Keep in mind; this is all to move water that didn’t have to be moved in the first place!

Stayed tuned for the final installment in this series, “Killing me softly with…PVC”.

Details

Date:
September 24, 2021
Time:
8:22 am
Event Tags:
, , ,

Details

Date:
September 24, 2021
Time:
8:22 am
Event Tags:
, , ,

It’s all related!

September 24 @ 8:22 am

In my previous post “We have met the enemy and he is us“, I discussed the “dewatering system” that was built for the new Marriott Hotel in downtown Indianapolis and the impact this system will have on the Combined Sewer Overflow system. Today, let’s examine some of the other impacts this system and others like it have on our environment.

John Muir once said “When one tugs at a single thing in nature, he finds it attached to the rest of the world.” What this means is all of the systems in nature are interrelated and changes in one area can have dramatic impacts in others, in other words, when we try to outsmart nature, we inevitably screw something else up! This “dewatering system” is an excellent example; there are impacts, not only to the water systems, but also to energy, carbon emissions, human health and wildlife survival.

Water – Forget the fact that these pumps are taking what could be perfectly good drinking water (or at the very least perfectly good “process” water) and flushing it down the drain, there are other impacts to the water systems. Because the parking garage in this example was built below the water table, pumps run continuously to pump the naturally occurring groundwater into the sewer system. The effect of this pumping is to lower the water table in the area, and potentially in a large surrounding area. When the water table is lowered several things occur. First, anyone in the area that is using well water will find that their wells go dry as the water table lowers, thus requiring them to dig their wells deeper, sometimes at great expense. Next, as the water table lowers, water, being water, will follow the path of least resistance and begin to “fill in” the area. This means groundwater from a larger area will begin to move thus impacting larger and large areas. In some cases, nearby wetlands and rivers could begin to drain and dry up.

In addition, as the water table lowers, plant life that is dependent upon that water will begin to die out as its root system can no longer reach its water source. This may require additional irrigation to keep the plants alive which adds to the vicious cycle and strain on the water system. In some cases, invasive plants will migrate into the spaces left behind by the dying plants. Wildlife that depends on the native plants will die out or migrate to other areas due to lack of food.

Among the impact caused by lowering the water table is subsidence. Because the presence of ground water creates hydraulic pressure, it is able to support the weight of the soil, rock, AND BUILDINGS above it. Removing the groundwater will cause a “sinking” or settling of the earth above it. Don’t believe me? The city of San Jose is THIRTEEN feet lower today than it was 100 years ago. The problems in New Orleans were exacerbated in part by subsidence caused by the extraction of groundwater over the last century. What will be the impact to the buildings as the ground around them SINKS? They too will sink and settle causing foundation problems, and other structural and non-structural issues throughout the building or HOME!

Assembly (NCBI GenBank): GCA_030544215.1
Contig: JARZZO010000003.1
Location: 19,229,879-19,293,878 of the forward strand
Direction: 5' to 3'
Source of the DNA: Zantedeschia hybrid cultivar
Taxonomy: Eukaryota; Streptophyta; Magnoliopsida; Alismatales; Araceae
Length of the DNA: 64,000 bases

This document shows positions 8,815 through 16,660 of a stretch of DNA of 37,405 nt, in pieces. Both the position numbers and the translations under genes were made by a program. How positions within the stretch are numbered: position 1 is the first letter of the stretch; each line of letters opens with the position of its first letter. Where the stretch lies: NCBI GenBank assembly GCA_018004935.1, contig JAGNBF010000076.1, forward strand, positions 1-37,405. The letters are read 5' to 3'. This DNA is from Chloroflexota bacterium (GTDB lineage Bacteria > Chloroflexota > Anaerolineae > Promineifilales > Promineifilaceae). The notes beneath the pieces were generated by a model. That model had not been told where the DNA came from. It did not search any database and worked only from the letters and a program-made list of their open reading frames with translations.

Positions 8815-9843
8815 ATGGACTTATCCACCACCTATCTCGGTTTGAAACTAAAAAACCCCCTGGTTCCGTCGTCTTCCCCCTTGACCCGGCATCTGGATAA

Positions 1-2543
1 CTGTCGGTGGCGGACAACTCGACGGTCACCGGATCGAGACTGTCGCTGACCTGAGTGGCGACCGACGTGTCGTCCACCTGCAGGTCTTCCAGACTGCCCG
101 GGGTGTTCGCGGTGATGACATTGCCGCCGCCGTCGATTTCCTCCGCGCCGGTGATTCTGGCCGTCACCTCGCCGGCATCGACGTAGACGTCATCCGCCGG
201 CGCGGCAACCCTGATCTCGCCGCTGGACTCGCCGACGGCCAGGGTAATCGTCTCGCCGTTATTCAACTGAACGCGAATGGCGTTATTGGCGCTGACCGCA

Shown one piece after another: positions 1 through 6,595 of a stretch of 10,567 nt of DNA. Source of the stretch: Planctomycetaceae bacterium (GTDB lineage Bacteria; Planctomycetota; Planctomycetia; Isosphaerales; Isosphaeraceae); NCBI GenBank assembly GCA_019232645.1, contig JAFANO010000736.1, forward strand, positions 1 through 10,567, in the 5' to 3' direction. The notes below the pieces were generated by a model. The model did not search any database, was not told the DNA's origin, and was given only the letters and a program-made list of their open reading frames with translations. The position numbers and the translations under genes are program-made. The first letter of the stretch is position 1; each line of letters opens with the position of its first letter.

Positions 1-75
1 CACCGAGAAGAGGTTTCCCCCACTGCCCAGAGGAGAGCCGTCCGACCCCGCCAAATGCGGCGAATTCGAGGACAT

River – While we are talking about water, let’s look at the impact on the river. According to the senior manager on the project for Marriott, the water was going to the river any way, well was it? Ground water is replenished by rain water, surface water, AND NEARBY RIVERS AND STREAMS. This water may have COME from the river not be on its way TO the river. As the water table lowers, the river could try harder and harder to refill the void, eventually drying up the river. It has happened before folks! However, let’s assume for the moment that the manager was right and the water was heading to the river. By “speeding up the process” the ecosystem of the river will be changed. Rather than the water slowly filtering through the ground (and being naturally cleaned and filtered along the way) it will be blasted into the river. This will lead to increased erosion as the water speed is faster than is natural. The increase in erosion will lead to additional sediment in the water (already the number one pollutant in Indiana). This increase in sediment will begin to kill off the fish and plant life in the river as they can no longer find food or the food dies off because of lack of sunlight that is now blocked by the sediment. In addition, many of the organisms that serve a key role in the food chain are impacted by even slight changes in water temperature. Because this water did not reach the river naturally, it will change the temperature of the water.

Energy – What a minute, I thought we were talking about water here, what does that have to do with energy? In my next post we will discuss the energy impacts (both direct and indirect) of the “dewatering systems”.

Details

Date:
September 24, 2021
Time:
8:22 am
Event Tags:
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Details

Date:
September 24, 2021
Time:
8:22 am
Event Tags:
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A Dishwasher, two hot water heaters, and a hide-a-bed

September 24 @ 8:22 am

No, that is not my shopping list for a home renovation, believe it or not, this is a partial list of the junk we found during the White River cleanup last Saturday! The list also includes over 20 car tires (some still on the rims), a couple of truck tires, ½ of a boat, a chair, part of a dock, and mounds of trash! All in, our crew of 14 hauled an estimated ¾ of a ton of trash and debris out of a 2 mile section of the White River.